•  36
    Hitchcock and Sober on Weak Predictivism
    Philosophia 40 (3): 553-562. 2012.
    According to Hitchcock and Sober’s argument from overfitting for weak predictivism, the fact that a theory accurately predicts a portion of its data is evidence that it has been formulated by balancing simplicity and goodness-of-fit rather than overfitting data. The core argument consists of two likelihood inequalities. In this paper I show that there is a surprising accommodation-friendly implication in their argument, and contend that it is beset by a substantial difficulty, namely, there is n…Read more
  •  38
    Should the No-Miracle Argument Add to Scientific Evidence?
    Philosophia 42 (4): 999-1004. 2014.
    Lipton contends that the no-miracle argument is illegitimate, because it fails to adduce new evidence beyond that cited by scientists for their theories. The debate on this issue between Lipton and Psillos has focussed on whether there is a construal of the no-miracle argument in relation to first-order scientific inferences that can yield new evidence. I move away from this focus without taking sides, and argue that the no-miracle argument, on its two popular interpretations, is as legitimate, …Read more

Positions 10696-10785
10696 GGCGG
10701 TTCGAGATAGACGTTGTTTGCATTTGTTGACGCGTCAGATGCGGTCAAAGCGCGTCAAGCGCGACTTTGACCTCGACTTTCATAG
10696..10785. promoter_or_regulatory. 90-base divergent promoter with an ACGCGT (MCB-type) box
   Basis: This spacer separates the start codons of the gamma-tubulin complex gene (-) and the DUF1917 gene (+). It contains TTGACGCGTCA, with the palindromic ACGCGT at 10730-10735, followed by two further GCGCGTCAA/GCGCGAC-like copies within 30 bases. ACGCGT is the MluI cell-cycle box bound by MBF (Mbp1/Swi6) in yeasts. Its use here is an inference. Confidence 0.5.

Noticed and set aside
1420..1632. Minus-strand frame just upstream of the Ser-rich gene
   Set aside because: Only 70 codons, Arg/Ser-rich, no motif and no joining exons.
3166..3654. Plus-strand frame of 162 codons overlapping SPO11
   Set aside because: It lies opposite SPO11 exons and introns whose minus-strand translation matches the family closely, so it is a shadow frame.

•  146
    A Pragmatic Case against Pragmatic Scientific Realism
    Journal for General Philosophy of Science / Zeitschrift für Allgemeine Wissenschaftstheorie 38 (2): 299-313. 2007.
    Pragmatic Scientific Realism (PSR) urges us to take up the realist aim or the goal of truth although we have good reason to think that the goal can neither be attained nor approximated. While Newton-Smith thinks that pursuing what we know we cannot achieve is clearly irrational, Rescher disagrees and contends that pursuing an unreachable goal can be rational on pragmatic grounds—if in pursuing the unreachable goal one can get indirect benefits. I have blocked this attempt at providing a pragmati…Read more
  •  127
    In Alvin Plantinga's evolutionary argument against naturalism (EAAN), he contends that someone who holds both naturalism (N) and evolution (E) acquires an undefeated defeater for her belief that 'human cognitive faculties are reliable' (R) and as a result an undefeated defeater for everything else she believes when she comes to realize that P(R/N&E) is low or inscrutable. I argue for two theses in this paper. First, when a naturalist-evolutionist comes to think that P(R/N&E) is inscrutable, that…Read more